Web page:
Choose a sweet apple for best results with this recipe: Honeycrisp, Gold Rush, Arkansas Black, Evercrisp, Snapdragon (a daughter apple to Honeycrisp), and Pink Lady would all work well. The rich cheese is perfect with the familiar sweetness of the fruit.
1. Cut each strip of thick sliced bacon into 4 equal parts (hint: I love using kitchen scissors to cut bacon.) Fry the strips until they are crispy.
2. Cut the apple into slices and remove the core. Once sliced, then toss them into a bowl with a bit of lemon juice and water to prevent browning.
3. Slice the Gouda (or a similar cheese) into portions that will fit onto the apples.
4. To assemble, place apple slices on plate, top with cheese, then bacon, then drizzle with honey and sprinkle with finely chopped fresh rosemary.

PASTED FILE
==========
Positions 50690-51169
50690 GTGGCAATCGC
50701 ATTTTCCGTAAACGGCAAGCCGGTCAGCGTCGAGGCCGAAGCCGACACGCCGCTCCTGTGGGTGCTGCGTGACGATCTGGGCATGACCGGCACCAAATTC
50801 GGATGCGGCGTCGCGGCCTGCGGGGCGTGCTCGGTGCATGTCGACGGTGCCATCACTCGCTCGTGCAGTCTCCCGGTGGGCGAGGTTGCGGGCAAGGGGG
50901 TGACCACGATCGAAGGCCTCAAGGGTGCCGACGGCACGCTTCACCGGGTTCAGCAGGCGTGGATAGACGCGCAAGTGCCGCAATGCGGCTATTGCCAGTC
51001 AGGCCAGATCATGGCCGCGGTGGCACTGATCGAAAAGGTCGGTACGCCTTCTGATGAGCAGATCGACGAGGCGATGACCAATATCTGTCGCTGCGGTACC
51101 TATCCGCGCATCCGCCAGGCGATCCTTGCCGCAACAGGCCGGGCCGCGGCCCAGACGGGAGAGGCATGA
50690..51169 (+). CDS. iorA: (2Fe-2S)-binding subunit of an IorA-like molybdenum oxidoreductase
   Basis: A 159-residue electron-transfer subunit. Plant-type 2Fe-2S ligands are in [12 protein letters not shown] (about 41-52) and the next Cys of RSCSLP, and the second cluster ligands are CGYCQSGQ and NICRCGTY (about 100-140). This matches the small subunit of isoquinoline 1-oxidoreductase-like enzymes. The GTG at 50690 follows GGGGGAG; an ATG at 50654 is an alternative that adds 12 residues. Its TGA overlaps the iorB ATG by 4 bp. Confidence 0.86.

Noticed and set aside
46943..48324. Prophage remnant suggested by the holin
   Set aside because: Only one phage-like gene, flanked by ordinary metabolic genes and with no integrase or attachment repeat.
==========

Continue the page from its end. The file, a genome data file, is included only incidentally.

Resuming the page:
Crispy bacon and apple, with creamy, rich cheese in between--you'll love this!
MEMBER SHOPPING SUGGESTIONS: Check our FLF&LR pages for bacon, as our producers stock the best around when they have it. If you don't find bacon, try the Terra di Siena page for pancetta and rock this with a little Italian flair! You can also find some beautiful rich cheeses on our pages, with the right kind of flavor to complement the apples. Check both Caromont Farm and Twenty Paces. Read the descriptions to find something rich and delicious—maybe with a little age on it. Rosemary should be easy to find, since so many of our folks sell it year-round.
Visit the Agriberry page to choose your apples!
Pullet Eggs: A Local Gourmand’s Delight!
Since our members tend to be food-curious, green, and adventurous in the kitchen, we knew you’d want to know about these little treasures.